What is Stone Man Syndrome ? How can Stone Man Syndrome be cured ?
Stone Man Syndrome, which occurs in approximately 2,500 people around the world, is a disease caused by a mutation in genes in regions 23 and 24 of the q (long) arm of chromosome 2. Stone Man Syndrome is the disruption of the connective tissue (specialized tissues that bind the tissues) in the body, especially under pressure and impact. Those with this syndrome cannot do physical activity, because with every blow they take, the area where they are hit is ossified. In addition, medical interventions such as biopsy and vaccination accelerate the petrification process. People with this disease cannot even perform simple operations such as hair combing, hanging and taking off their coats due to petrification. Now let’s take a closer look at this disease that makes life difficult to live.
FOP, or Fibrodysplasia Ossificans Progressiva ( gradual ossification of connective tissue ) causes the connective tissue to turn into bone. The reason for this is that the body repair mechanism is damaged as a result of a mutation. The gene with the mutation is the ACVR1 gene. As a result of this mutation, endothelial cells turn into impregnated bone marrow cells and they turn into bone. As a result of the injuries, those parts start to freeze and become ossified.
The mutation that causes this genetic disease occurs spontaneously in the gametes. And individuals with this disease usually don’t have children.
Stone Man Syndrome was formerly known as Myositis Ossificans Progressiva (“ossification of muscles”). However, research has shown that not only the muscles but also the entire connective tissue can turn into bones. Therefore, in 1970, the name of this disease was changed to Fibrodysplasia Ossificans Progressiva.
The most prominent common feature of children born with FOP is a deformed large toe. The process called “flare up”, which causes pain and lasts for 6-8 weeks, first occurs around the age of 10. Bone growth is from top to bottom as in fetuses.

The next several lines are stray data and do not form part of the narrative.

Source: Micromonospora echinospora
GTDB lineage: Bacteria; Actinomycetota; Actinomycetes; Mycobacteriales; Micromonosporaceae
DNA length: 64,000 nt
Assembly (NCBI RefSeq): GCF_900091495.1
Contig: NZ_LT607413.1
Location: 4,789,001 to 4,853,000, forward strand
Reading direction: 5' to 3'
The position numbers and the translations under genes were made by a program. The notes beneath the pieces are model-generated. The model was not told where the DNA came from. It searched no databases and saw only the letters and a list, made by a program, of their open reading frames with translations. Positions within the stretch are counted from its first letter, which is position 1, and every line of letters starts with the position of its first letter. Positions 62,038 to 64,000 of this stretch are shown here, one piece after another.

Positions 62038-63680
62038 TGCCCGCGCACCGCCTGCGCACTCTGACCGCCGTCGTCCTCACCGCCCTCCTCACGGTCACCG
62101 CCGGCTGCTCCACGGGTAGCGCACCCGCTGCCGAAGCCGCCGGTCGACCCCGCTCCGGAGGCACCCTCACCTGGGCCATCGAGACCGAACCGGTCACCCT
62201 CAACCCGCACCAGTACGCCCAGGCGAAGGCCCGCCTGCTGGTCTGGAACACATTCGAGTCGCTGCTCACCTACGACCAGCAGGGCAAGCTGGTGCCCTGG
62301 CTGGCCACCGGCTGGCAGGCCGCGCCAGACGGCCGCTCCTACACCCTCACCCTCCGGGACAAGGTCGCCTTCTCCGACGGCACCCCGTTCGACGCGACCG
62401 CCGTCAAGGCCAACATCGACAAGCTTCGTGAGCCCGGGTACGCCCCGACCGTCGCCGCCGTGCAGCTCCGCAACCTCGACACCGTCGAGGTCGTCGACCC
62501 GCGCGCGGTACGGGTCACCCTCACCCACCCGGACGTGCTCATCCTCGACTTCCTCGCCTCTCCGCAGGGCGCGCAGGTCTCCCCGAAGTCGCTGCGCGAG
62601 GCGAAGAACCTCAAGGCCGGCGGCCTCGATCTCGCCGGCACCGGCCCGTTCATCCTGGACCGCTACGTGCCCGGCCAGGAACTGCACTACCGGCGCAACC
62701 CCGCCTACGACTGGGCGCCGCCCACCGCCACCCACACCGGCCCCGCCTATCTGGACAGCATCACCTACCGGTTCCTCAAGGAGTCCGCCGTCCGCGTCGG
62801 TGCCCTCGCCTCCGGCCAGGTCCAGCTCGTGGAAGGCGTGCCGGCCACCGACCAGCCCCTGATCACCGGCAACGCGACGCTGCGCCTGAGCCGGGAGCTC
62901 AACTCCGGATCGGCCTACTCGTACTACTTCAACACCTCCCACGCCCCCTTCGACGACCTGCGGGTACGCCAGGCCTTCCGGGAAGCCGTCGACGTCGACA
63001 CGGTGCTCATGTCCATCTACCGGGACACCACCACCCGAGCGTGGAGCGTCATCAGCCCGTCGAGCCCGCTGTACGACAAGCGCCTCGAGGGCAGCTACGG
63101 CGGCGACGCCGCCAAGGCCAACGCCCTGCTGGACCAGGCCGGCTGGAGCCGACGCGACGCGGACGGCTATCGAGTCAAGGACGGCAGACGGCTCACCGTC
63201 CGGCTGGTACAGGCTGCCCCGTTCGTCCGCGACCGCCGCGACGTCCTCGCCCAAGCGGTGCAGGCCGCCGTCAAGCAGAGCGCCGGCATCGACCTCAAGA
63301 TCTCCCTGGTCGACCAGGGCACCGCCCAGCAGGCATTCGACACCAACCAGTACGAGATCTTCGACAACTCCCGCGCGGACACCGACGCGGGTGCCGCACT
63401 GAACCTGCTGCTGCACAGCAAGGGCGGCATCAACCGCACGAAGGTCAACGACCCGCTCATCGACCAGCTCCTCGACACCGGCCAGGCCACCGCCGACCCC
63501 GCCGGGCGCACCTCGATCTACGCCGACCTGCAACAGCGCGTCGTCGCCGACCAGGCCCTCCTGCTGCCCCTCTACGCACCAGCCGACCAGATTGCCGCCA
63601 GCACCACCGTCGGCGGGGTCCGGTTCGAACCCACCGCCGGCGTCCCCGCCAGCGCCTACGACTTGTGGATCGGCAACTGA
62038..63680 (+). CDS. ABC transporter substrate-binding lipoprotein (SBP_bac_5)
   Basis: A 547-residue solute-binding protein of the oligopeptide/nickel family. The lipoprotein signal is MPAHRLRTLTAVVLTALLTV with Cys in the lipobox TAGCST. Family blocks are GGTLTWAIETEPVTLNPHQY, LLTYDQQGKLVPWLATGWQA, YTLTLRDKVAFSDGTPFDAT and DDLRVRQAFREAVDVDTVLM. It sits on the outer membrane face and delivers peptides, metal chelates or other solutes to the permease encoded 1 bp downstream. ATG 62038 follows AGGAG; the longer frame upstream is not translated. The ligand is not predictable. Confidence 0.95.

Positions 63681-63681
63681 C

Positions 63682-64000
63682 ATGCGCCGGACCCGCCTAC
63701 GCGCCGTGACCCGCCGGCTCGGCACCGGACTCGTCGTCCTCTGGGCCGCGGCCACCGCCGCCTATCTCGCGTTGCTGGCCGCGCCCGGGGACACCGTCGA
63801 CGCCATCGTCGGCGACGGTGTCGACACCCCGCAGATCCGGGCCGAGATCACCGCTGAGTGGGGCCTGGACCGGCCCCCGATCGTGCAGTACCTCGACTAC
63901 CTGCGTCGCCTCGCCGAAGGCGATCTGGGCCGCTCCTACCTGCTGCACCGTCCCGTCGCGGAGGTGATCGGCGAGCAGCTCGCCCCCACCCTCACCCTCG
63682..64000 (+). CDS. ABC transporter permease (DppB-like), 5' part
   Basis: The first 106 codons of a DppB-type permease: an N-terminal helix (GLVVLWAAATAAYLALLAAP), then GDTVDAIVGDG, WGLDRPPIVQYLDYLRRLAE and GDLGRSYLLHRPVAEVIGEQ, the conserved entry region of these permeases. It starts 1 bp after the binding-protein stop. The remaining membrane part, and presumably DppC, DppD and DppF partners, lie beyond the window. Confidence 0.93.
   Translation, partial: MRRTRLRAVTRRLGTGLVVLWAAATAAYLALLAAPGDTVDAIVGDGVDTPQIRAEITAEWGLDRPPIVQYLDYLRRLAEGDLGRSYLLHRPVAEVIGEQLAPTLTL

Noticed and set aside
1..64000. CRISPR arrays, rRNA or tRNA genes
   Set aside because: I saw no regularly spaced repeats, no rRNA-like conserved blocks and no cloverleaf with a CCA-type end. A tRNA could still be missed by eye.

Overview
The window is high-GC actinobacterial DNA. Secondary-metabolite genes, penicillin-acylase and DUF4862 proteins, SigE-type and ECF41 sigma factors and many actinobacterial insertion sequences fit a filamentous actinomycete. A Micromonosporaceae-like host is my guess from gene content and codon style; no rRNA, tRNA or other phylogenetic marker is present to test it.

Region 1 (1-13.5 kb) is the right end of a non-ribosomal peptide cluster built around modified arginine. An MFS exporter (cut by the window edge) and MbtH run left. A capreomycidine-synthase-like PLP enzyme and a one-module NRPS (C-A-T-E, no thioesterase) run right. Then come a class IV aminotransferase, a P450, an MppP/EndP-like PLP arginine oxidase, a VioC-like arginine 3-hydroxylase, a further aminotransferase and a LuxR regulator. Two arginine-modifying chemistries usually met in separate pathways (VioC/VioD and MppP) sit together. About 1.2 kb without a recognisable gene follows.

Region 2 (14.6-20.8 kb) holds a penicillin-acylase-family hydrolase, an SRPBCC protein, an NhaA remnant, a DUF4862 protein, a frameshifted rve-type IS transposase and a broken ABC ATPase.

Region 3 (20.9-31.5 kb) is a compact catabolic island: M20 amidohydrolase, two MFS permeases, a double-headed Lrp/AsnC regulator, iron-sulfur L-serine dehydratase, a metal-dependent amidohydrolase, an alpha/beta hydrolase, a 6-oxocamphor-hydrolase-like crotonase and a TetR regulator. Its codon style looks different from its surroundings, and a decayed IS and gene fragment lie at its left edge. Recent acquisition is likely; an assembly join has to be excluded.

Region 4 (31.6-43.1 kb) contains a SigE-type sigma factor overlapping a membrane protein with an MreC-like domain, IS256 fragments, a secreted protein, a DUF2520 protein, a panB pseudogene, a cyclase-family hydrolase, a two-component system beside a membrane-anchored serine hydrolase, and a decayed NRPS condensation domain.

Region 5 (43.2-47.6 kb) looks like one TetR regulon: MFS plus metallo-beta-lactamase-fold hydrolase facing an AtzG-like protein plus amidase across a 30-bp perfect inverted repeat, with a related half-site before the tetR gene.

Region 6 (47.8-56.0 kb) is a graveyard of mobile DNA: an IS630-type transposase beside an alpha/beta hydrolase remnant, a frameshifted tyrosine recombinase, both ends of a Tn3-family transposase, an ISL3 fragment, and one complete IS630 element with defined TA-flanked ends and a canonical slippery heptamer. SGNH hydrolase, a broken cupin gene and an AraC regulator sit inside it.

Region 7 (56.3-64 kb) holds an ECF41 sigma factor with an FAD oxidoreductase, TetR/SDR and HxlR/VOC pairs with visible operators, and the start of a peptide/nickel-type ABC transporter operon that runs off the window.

FOP typically first appears in the dorsal, axial, cranial, and proximal parts of the body, then progresses to the ventral, appendicular, tail, and distal regions.
The gene that causes ossification is deactivated when it comes out of the mother’s womb, but this gene is active in FOP patients. For this reason, ossification is seen.
In patients with abnormal bone formation, lymphocytes containing excess bone, which are formed as a result of the expression of the wrong enzyme during apoptosis, which occurs when the connective tissue is damaged or muscle tissue is damaged or improper growth, is produced by the immune system’s response to the BMP4 gene. As a result of the inability to prevent the production of the wrong enzyme in the immune system, these lymphocytes continue to be produced and ossification continues. On the one hand, the body tries to destroy these extra bones, which accelerates bone formation. As a result, an independent skeleton is formed like a normal skeletal structure. But this skeleton unites with the main skeletal system of the body (It should be noted, BMP4 is the gene that should not be active when it comes out of the mother’s womb. Also, this gene provides bone formation in the fetus).
Also, interestingly, muscles such as tongue, cardiac muscle, and diaphragm muscle are preserved in this process, meaning they do not ossify.